CFP: Refiguring Style: Possibilities for Writing Pedagogy (4/1/03; collection)

full name / name of organization: 
T. R. Johnson
contact email: 

Refiguring Style: Possibilities for Writing Pedagogy


Since the early 1980s, many teachers of composition have associated the
teaching of style with a product-oriented pedagogy that emphasizes
standards of form and rules of usage and that relies on exercises that
are stripped of rhetorical context and unconnected to the student's
actual writing. In short, many of us understand pedagogies interested in
style as counter to pedagogies interested in critical and creative
thinking. Conversely, many figures in the history of rhetoric have
understood style very differently -- as inherently interwoven with the
sorts of reflection that generate ideas for writing. Classical
rhetoricians such as Aristotle, Cicero, and Quintilian, for instance,
recognized style's capacity as a tool of invention. What's more, much
recent scholarship in the field of composition suggests we should
re-evaluate style-based pedagogies. In her book The Emperor's New
Clothes (1995), Kathryn Flannery argues for a rhetorical conception of
style that advocates artifice and a range of styles; Robert Connors
questions the demise of sentence-level pedagogy since the 1980s in his
article "The Erasure of the Sentence" (2000); and Peter Elbow laments
the dismissal of style in a recent College English opinion piece, "The
Cultures of Literature and Composition: What Could Each Learn from the
Other?" (2002). Therefore, we are seeking essay-proposals from a wide
range of composition teachers for a book called Refiguring Style:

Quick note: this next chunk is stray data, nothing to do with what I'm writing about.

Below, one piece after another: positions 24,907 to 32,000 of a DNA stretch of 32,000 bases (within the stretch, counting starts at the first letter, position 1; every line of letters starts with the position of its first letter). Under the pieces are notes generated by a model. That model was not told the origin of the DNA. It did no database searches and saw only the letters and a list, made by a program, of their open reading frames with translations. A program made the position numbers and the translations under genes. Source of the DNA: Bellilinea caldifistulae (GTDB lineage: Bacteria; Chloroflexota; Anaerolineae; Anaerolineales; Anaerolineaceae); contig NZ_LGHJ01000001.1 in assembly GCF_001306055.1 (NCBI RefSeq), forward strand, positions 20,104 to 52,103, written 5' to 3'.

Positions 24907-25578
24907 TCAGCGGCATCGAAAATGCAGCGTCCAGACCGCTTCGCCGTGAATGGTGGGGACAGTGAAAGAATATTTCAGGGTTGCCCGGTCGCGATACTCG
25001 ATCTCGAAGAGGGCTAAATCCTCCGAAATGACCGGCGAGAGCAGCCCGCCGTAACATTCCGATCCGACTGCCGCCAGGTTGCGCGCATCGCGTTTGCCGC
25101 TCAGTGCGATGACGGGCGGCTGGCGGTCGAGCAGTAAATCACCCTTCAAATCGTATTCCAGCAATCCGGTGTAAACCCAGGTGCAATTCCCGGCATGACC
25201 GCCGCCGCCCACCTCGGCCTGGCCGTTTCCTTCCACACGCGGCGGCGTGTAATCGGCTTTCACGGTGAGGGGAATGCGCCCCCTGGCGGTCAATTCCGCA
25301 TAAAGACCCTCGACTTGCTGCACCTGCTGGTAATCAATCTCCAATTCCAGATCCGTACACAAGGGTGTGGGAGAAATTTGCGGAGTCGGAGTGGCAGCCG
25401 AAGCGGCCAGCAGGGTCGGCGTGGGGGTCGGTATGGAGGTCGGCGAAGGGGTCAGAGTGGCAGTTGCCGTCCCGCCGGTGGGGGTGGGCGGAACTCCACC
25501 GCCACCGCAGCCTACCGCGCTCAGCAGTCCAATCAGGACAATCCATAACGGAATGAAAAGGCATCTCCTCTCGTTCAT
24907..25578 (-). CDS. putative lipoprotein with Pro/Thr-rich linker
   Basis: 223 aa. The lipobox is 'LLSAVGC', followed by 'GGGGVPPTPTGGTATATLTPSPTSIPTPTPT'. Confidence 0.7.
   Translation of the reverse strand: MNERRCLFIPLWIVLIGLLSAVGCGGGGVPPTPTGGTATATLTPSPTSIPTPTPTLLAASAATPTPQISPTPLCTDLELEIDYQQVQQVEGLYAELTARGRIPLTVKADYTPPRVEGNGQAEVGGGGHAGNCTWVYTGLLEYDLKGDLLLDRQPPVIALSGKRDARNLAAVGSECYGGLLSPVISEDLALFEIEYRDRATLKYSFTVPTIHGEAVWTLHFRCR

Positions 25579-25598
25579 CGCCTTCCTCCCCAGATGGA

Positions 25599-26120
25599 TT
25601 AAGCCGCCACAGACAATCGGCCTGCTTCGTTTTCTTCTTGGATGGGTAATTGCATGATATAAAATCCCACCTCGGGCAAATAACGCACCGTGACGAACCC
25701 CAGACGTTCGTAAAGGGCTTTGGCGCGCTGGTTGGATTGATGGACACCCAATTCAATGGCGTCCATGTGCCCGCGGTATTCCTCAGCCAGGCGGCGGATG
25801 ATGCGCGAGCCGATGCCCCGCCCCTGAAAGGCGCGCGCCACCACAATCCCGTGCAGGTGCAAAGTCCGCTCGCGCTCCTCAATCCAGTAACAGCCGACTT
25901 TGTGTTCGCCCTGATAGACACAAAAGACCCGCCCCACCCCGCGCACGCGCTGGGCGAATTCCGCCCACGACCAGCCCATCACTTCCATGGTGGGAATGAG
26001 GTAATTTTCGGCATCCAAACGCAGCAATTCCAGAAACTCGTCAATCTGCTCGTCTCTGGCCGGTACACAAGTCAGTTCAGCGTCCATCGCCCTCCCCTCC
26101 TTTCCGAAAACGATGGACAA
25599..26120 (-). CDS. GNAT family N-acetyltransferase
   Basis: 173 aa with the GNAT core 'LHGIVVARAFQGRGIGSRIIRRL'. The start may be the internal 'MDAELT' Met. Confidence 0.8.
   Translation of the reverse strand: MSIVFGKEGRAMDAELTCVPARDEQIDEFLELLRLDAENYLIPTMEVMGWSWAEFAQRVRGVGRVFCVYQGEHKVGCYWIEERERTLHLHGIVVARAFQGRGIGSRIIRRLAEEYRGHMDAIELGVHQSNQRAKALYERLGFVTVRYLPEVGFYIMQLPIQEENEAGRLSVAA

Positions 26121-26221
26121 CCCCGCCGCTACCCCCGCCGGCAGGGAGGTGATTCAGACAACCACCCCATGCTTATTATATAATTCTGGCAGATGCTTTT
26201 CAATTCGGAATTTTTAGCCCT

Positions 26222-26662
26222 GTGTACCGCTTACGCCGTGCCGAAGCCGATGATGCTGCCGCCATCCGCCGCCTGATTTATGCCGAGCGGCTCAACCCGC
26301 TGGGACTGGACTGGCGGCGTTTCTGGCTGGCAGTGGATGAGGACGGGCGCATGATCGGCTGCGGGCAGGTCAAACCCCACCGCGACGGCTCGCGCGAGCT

Possibilities for Writing Pedagogy. We are particularly interested in
works that address one or more of the following questions: How can we
teach style as a tool for invention and/or critical reflection? How has
style figured historically in writing classrooms and/or in the minds of
writers? What sorts of theories can help us understand the ways an
awareness of style might figure in students' experience of the composing
process? How should we think about style-based pedagogies in the context
of institutional and disciplinary politics, even the wider politics of
race, class, gender, and sexuality? How might we re-imagine the role of
literary texts in a style-based writing classroom? How can style help us
rethink the conflicting interests in authorial voice and academic
discourse? How might style-based pedagogies figure within composition
teachers' anxieties about their status as professionals, as belonging to
an academic discipline? Please send a 500 word proposal by April 1, 2003
to T. R. Johnson / Dept of English / University of New Orleans / New
Orleans, LA 70148 or to Thomas Pace / Dept of English / John Carroll
University / 20700 North Park Blvd. / University Heights, OH 44118.

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Received on Thu Aug 29 2002 - 11:46:03 EDT